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Communion 2010

From the Czar

Originally scheduled for October 31

It was a church full of immigrants. Most of them had come from Eastern Europe, and many of them were quite elderly. My friend was the treasurer of this church and he told me of an unusual happening. It seems that for many years one of the parishioners was in the habit of putting into the offering plate a single gold coin. The coin was originally from Russia, and dated to the time of the czars. He would collect these every now and then, and take them to a coin dealer to sell. It was a puzzle to him just who would do such a thing.

The puzzle became clear one day. The priest at the church received a phone call from an apartment manager. It seems that one of the parishioners of the church, who lived in that apartment, had been discovered dead of natural causes. The apartment manager asked the church if they would be kind enough to clean up the apartment, and of course use anything of value within it for the purposes of the church. One of the staff supervised the effort — and that's when my friend got his phone call. They were a little vague, but they were quite certain they needed him to assist.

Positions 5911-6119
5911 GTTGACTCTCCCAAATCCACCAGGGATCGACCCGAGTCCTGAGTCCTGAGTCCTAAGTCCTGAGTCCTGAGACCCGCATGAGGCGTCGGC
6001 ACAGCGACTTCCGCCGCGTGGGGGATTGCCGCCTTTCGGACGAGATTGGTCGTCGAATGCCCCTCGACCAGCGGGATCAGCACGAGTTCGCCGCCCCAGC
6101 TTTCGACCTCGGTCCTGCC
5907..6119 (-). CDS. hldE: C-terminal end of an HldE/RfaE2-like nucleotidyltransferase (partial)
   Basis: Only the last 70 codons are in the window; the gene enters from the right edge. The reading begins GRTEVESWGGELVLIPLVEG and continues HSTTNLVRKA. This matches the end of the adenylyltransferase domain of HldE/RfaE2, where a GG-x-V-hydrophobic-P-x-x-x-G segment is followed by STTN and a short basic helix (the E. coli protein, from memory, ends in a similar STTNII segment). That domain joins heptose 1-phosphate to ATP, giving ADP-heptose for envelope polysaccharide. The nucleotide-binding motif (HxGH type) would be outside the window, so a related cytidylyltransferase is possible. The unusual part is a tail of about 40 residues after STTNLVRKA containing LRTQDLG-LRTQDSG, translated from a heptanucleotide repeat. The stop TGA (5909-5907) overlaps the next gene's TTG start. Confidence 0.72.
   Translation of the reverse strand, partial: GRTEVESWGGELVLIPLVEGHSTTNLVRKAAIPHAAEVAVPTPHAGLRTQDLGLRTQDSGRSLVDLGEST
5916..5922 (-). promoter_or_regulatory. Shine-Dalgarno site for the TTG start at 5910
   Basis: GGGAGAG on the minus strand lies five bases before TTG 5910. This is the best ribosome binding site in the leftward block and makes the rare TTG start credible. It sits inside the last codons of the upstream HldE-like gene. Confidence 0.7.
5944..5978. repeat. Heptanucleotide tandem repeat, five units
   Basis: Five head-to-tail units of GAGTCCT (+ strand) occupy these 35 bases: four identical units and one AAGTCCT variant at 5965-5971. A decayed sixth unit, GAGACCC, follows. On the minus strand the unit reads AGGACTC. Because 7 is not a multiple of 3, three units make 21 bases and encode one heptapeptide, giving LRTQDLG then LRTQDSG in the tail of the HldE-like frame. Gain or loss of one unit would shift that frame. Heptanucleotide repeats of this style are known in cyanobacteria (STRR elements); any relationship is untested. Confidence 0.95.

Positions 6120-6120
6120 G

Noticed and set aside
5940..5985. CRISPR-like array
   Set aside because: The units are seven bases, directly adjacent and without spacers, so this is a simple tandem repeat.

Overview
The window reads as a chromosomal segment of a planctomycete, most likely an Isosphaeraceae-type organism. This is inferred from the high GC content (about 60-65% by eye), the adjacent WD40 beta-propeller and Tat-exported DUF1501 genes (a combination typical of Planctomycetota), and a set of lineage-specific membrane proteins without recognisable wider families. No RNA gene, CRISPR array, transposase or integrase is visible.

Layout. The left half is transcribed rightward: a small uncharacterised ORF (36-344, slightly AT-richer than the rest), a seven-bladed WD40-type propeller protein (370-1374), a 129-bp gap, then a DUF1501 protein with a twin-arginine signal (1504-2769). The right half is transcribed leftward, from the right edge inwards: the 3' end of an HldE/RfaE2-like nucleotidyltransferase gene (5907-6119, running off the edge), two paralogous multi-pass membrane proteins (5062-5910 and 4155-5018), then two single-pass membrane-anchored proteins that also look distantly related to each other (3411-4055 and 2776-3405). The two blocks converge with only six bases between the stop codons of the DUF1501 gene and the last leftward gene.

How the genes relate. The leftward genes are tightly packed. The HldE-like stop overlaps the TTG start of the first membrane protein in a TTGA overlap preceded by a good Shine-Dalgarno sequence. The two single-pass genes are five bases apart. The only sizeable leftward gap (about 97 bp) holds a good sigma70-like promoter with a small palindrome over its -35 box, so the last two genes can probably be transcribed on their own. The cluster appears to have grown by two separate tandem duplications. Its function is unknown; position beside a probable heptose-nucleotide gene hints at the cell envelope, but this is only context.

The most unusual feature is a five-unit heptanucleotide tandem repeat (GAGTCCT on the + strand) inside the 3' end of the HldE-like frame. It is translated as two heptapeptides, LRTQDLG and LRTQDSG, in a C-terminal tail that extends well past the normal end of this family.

The reason was simple enough: they had found the man with the gold coins. Lots of gold coins. bags and bags of gold coins. Pounds and pounds of gold coins. His little bed was completely stuffed underneath with bags of gold, Russian coins. He was in fact a wealthy man. You'd never have known it looking at his apartment.

The question, of course, was why he lived like that he had so much in the way of gold? The answer it seems was rather simple: he appear they believe the coins were worthless because the Communists had taken over in Russia; the czars were gone. To him, this would be like so much Confederate money. It never occurred to him that the coins would have value because they were gold or because they were rare. He did not know how rich he was — and died in that ignorance.

Some Christians have the same ignorance. They come to communion each week thinking themselves the victims of spiritual poverty. They see themselves as just another face in the crowd, just another person looking for the solution to life. Communion to them is just a ritual; something you do because you belong to a particular church. But consider: in your hands today you will hold the body and blood of Jesus Christ, which is the greatest gift ever given to man. It is the gift of salvation and eternal life. It comes from the greatest giver, God Almighty himself. There is nothing of poverty about it.

Many of us wish we had a rich uncle to inherit from. What we have is even better; we have a Father who loves us. He has blessed us with the greatest gift that any human being could receive — the life of his Son to pay for our sins. He asks that we remember this gift.

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